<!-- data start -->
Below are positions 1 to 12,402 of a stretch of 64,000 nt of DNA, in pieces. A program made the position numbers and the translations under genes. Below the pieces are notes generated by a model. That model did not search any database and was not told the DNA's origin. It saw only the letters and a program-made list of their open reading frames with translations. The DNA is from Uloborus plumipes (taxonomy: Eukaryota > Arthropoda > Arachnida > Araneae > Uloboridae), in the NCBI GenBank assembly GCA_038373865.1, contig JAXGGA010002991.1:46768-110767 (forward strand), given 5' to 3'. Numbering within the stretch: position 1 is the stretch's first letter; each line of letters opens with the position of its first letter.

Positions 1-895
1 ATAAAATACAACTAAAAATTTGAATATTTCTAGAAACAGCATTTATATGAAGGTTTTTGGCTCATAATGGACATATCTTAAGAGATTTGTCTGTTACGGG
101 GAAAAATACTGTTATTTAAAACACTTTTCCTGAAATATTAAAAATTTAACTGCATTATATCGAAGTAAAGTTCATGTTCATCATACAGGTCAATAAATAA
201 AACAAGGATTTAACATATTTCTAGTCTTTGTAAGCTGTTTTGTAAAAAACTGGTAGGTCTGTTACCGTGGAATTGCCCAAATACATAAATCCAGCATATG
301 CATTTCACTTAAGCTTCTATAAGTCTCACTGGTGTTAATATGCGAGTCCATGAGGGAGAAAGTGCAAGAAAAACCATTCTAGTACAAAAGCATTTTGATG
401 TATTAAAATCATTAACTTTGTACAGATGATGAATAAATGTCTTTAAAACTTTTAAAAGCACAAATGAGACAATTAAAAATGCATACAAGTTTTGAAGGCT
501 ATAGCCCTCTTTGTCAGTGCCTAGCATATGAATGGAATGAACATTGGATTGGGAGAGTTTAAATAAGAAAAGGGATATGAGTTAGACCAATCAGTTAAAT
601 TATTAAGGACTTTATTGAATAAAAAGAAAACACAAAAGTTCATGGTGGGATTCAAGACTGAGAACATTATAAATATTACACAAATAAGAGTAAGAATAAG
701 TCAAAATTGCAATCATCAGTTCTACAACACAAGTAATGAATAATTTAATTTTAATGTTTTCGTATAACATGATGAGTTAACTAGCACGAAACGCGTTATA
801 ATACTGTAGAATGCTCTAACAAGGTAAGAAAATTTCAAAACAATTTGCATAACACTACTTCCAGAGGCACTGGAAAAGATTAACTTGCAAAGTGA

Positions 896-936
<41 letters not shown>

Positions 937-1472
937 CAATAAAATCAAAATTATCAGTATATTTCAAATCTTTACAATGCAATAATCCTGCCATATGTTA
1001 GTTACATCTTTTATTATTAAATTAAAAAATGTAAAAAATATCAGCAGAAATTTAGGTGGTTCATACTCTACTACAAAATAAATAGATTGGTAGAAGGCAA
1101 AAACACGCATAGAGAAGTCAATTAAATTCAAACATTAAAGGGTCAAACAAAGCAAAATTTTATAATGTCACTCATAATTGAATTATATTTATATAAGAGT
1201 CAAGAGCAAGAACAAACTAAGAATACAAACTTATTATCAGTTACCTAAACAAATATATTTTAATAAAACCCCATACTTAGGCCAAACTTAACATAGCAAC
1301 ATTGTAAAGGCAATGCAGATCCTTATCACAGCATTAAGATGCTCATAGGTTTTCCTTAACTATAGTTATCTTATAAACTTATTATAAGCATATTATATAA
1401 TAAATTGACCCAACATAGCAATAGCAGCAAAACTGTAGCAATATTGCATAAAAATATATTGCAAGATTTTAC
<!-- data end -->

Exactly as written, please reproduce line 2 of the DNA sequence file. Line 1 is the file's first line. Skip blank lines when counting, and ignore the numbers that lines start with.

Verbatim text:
Positions 1-895